Search Results for: december 26

December 26

A bb gun.
A model plane.
A basketball.
A ‘lectric train.
A bicycle.
A cowboy hat.
A comic book.
A baseball bat.
A deck of cards.
A science kit.
A racing car.
A catcher’s mitt.
That’s my list
of everything
that Santa Claus
forgot to bring.

Whenever It's December by Kenn Nesbitt Whenever It’s December

Whenever It's December by Kenn Nesbitt

Whenever it’s December
and I think about the year,
both the one that’s almost over
and the one that’s nearly here,

I recall how, in the springtime,
all of nature was transformed,
as the flowers started blooming
and the winter weather warmed.

Then the summer followed springtime;
how the months went by so fast!
I had thought the long and sunny days
would last, and last, and last.

But the summer turned to autumn
and the leaves began to blow.
I could tell that pretty soon
we would be blanketed in snow.

Now it’s once again December
and the days are growing colder.
I’m another twelve months wiser
and another twelve months older.

And I dream about the new year
and the old one I remember.
It’s the way I like to celebrate
whenever it’s December.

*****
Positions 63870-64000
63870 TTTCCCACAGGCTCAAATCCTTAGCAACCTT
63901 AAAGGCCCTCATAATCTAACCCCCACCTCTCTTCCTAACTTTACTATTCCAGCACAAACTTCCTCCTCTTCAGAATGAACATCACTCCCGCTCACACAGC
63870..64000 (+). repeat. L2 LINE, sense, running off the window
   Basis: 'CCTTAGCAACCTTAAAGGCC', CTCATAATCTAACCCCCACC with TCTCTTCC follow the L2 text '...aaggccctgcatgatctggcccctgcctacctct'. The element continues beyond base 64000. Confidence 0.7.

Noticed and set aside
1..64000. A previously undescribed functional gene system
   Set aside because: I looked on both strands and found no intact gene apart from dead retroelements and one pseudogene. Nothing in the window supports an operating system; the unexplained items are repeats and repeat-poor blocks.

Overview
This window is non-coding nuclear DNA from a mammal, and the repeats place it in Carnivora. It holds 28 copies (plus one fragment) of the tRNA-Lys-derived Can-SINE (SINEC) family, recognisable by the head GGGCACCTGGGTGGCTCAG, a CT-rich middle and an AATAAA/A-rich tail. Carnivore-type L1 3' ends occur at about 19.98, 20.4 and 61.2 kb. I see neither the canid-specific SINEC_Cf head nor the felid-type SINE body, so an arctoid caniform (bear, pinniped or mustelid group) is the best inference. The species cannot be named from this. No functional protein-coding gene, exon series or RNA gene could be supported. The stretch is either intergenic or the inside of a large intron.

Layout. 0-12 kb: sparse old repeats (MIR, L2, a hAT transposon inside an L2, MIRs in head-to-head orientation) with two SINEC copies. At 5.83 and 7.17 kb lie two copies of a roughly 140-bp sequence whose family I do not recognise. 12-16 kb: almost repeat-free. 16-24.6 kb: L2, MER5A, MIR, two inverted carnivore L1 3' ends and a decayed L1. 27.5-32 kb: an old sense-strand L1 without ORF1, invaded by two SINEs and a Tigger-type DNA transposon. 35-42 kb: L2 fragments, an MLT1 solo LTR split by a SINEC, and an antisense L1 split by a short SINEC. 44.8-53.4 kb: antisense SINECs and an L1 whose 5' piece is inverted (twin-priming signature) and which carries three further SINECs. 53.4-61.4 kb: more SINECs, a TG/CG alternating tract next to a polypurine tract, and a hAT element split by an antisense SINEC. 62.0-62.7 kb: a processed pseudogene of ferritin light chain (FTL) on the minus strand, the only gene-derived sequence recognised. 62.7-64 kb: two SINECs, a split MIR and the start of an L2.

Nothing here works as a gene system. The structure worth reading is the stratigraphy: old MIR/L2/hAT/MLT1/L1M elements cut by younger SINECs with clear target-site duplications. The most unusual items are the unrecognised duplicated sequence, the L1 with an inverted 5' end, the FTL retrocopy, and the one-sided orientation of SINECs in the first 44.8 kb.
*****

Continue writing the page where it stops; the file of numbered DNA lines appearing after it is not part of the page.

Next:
On New Year's Day by Kenn Nesbitt On New Year’s Day

On New Year's Day by Kenn Nesbitt

On New Year’s Day a year ago,
I kicked a rock and broke my toe.
Then February came around;
I slipped on ice and smacked the ground.

In March I tripped and skinned my knee.
In April, met an angry bee.
In May a baseball hit my hip.
In June I bit my lower lip.

I banged my elbow in July.
When August came, I poked my eye.
September, I fell out of bed.
October’s when I hurt my head.

November, had a nasty fall.
December, crashed into a wall.
So, you can truly not believe
how glad I am it’s New Year’s Eve.

Though, this year, I was so annoyed,
at least I know what to avoid
beginning January first.
Goodbye, last year. You were the worst.

Free Interactive Livestreams

Kenn Nesbitt Online Author VisitFor several years now I have been doing live, interactive webinars in conjunction with Streamable Learning, the leading provider of interactive livestreams in the K-12 market in the US and Canada. Through quality educational content and an easy-to-use platform, Streamable Learning aims to in introduce interactive livestreams as a valuable supplemental tool for classrooms and families seeking to inspire and educate their K-12 students.

During the 2019-20 school year, I will be providing 35 online webinars, including interactive poetry-writing lessons, holiday poetry sessions, and programs on famous children’s poets from Dr. Seuss to Shel Silverstein. Schools are invited to join any of these sessions as my guest, completely free of charge.

Streamable Learning and Zoom

If you haven’t yet used Zoom, I think you’re going to love it. Zoom is a free videoconferencing program similar to Skype, but with clearer, more reliable audio and video.

Streamable Learning offers a convenient, cost-effective, and comprehensive calendar of interactive livestreams delivered by subject matter experts and designed to supplement your existing and future lesson plans. To discover hundreds of engaging, educational programs, have a look a their Livestream Calendar.